Substantial investments by carriers to augment the capacity of their core fiber backbones have driven dramatic improvements in both price and performance and substantially increased the capacity of these large backbone networks. To fully leverage these backbone investments and utilize this capacity, substantial bandwidth upgrades at the network edge are required. Essentially, higher-bandwidth connections must reach the end-customers to generate the communications traffic and revenue to fully utilize and pay for these backbone upgrades. Service providers will now need to expand and extend the reach of their metro optical network to the edge. FSO presents an opportunity that allows them to achieve that goal for one-fifth the cost when compared to fiber (if even available) and at a fraction of the time.
Meanwhile, regulatory changes and significant investments last year by various capital sources have increased the competitive climate in metro networks. Each existing or new entrant is "racing" to gain an advantage over its competition. FSO is one of the evolutionary technologies that allow a carrier to gain an edge over competition and acquire and retain new customers quickly and cost-effectively.
This new paradigm is not limited to the United States. Most countries around the world are experiencing tremendous growth in bandwidth needs due to the growing number of Internet-based applications. In growing economies like Latin America, China, and India, the lack of infrastructure and the rising bandwidth demands offer a unique opportunity for FSO. Requirements for reliability and availability may not be as high as in the United States but the ability to have high-bandwidth connectivity remains appealing.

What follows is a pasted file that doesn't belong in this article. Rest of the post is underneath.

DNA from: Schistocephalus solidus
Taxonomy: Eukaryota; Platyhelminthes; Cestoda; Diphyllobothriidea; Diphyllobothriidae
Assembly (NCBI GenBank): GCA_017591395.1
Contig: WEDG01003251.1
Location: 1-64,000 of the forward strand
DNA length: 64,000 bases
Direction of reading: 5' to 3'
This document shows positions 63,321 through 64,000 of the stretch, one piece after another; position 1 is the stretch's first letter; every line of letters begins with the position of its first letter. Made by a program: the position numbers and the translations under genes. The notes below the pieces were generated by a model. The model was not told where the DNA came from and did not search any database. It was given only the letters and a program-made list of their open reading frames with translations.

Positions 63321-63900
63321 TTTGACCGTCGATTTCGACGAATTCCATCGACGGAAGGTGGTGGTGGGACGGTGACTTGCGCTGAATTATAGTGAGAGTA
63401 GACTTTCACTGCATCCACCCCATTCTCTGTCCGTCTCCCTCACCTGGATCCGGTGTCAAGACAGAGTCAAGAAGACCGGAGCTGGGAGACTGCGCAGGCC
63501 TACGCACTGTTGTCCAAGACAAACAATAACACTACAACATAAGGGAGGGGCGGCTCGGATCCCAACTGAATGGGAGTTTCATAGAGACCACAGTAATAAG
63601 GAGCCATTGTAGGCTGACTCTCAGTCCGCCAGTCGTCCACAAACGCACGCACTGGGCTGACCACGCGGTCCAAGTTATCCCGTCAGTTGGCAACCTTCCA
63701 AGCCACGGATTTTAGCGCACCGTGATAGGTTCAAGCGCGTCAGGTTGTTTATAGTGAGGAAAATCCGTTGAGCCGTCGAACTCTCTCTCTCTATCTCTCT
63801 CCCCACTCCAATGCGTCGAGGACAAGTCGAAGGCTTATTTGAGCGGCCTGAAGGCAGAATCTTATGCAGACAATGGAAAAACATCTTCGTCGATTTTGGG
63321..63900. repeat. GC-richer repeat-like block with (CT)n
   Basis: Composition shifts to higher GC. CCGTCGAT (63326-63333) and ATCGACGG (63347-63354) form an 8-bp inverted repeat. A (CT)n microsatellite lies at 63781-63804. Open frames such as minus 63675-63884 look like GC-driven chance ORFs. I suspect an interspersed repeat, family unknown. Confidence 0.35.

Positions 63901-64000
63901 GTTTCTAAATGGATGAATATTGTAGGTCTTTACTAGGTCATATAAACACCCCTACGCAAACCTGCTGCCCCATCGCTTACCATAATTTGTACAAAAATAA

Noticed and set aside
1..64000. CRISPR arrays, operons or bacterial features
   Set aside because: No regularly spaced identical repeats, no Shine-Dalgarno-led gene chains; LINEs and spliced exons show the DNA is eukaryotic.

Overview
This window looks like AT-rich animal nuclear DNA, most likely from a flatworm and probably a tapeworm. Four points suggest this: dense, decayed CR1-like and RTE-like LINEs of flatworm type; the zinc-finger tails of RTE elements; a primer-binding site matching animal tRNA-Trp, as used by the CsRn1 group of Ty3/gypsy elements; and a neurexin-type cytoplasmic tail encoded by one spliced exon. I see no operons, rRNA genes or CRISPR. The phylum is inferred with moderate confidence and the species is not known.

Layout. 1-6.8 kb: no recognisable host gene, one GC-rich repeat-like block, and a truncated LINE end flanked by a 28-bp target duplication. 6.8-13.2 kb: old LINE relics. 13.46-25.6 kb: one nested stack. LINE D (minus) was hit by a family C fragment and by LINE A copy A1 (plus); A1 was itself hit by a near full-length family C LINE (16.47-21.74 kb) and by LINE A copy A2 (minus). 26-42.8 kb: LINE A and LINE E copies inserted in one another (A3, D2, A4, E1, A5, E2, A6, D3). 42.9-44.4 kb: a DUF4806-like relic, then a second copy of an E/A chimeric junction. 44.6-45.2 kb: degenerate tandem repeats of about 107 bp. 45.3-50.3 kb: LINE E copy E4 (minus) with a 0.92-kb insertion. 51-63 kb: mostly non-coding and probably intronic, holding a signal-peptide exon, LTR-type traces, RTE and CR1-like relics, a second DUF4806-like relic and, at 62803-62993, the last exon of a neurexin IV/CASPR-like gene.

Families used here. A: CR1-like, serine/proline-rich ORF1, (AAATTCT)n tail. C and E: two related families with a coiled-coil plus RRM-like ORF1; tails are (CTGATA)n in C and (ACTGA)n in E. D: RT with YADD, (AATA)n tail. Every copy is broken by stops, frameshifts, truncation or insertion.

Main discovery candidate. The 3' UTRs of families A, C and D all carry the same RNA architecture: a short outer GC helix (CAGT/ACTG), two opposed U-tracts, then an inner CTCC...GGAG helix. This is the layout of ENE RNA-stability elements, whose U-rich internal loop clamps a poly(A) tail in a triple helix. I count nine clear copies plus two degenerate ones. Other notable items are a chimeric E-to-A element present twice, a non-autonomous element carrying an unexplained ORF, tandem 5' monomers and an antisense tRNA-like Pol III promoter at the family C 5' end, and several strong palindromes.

Regardless of their location around the world, metro networks are characterized by multiple traffic types. Where voice was once the dominant traffic type, now data has emerged as the winner. Moreover, the networks are also a mixture of multiple protocols, including Ethernet, SONET/SDH, Internet Protocol, Escon, Ficon, etc.
Finally, despite the rapid adoption of wireless technologies such as LMDS and MMDS in response to high-bandwidth communication needs in the metro area, deployment of these options remains slow. Thus, many service providers still find themselves short of bandwidth to satisfy all needs. FSO offers service providers an alternative to address that need at a fraction of the cost.
As mentioned, FSO has existed for decades, with its primary use in secure military communications with varying spans. But FSO has now found commercial viability.
There are many factors that can be attributed to this phenomenon, but following are the main factors:
- Cost-effectiveness of an FSO solution.
- Minimal capital investment.
- High-bandwidth applications on the rise.
- Global optical infrastructure on the move.
- Lack of fiber (infrastructure and supply).
- Ease of deployment and redeployment.
- High-speed optical technology.
Based on these factors, FSO use will grow both in North America and globally, with the majority of the growth happening outside of North America (see Figure 1). Asia (particularly China, India, and Southeast Asia), Latin America, and Europe will lead the way because of a general lack of infrastructure, the fact that city authorities are less likely to allow service providers to dig up congested streets, the need to have services up quickly, less stringent availability requirements, more densely populated metro areas (more buildings and hence shorter distance spans), and the general unavailability of bandwidth.
In contrast, the pressure faced by service providers to acquire more customers, generate revenue quickly, and offer services cost-effectively will drive FSO growth in North America.
To better understand this need for FSO, it is important to understand the key drivers for this technology. These drivers include market, economic, service, business, and environmental factors.
For example, the market has seen the Internet create a great need for high bandwidth at the edge of the network. The number of Internet users is expected to grow to about 796 million by 2005. The growing number of businesses involved in business-to-business activities has led e-commerce to represent a salient example of this high-bandwidth requirement. Meanwhile, with multimedia and exponential increase in processor speeds, the desktop computer is now an enabler of high-bandwidth applications, as well. To meet this huge increase in bandwidth, service providers must offer high-bandwidth access at the edge of the network.